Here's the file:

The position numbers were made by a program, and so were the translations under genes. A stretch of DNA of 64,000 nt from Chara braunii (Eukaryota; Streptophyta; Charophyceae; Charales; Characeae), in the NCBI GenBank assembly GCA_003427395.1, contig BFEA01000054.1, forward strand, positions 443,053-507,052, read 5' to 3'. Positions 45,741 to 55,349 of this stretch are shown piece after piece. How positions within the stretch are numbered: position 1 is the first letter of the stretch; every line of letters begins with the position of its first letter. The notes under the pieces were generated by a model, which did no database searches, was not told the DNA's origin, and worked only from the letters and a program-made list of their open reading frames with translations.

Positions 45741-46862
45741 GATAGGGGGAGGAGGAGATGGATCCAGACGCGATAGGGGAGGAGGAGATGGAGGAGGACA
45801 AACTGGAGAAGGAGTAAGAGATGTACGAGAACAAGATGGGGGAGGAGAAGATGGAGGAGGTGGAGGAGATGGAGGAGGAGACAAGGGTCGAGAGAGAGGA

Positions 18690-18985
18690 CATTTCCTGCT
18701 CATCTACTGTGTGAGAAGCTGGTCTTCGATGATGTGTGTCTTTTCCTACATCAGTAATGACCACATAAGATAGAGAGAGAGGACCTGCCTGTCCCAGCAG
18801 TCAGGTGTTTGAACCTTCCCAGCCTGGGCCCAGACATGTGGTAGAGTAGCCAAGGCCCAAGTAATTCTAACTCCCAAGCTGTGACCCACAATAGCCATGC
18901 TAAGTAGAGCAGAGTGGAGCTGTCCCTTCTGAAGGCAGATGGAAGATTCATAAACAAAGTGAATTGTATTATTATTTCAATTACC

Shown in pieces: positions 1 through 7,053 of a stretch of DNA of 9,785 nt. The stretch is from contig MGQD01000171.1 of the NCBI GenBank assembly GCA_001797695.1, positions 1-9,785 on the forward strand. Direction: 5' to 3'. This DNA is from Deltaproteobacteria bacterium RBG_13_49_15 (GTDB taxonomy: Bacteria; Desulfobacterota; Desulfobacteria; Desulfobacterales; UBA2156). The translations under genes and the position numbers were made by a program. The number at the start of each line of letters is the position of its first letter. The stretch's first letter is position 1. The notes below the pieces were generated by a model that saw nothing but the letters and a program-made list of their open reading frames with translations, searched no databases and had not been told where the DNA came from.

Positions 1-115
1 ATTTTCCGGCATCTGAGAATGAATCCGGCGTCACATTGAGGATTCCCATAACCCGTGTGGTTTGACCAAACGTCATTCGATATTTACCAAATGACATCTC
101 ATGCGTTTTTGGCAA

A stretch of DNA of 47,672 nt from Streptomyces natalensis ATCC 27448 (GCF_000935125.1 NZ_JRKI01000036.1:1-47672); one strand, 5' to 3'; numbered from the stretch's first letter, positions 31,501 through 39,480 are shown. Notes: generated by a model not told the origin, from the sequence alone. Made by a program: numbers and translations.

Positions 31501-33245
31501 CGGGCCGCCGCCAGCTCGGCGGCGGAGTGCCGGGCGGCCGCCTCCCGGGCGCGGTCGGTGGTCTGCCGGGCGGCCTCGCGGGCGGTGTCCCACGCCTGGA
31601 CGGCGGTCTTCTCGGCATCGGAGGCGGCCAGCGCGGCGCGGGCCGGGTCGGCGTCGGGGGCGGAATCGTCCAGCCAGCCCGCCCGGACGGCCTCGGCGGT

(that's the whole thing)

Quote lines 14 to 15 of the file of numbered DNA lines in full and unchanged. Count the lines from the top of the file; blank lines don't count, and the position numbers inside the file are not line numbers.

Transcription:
A stretch of DNA of 47,672 nt from Streptomyces natalensis ATCC 27448 (GCF_000935125.1 NZ_JRKI01000036.1:1-47672); one strand, 5' to 3'; numbered from the stretch's first letter, positions 31,501 through 39,480 are shown. Notes: generated by a model not told the origin, from the sequence alone. Made by a program: numbers and translations.

Positions 31501-33245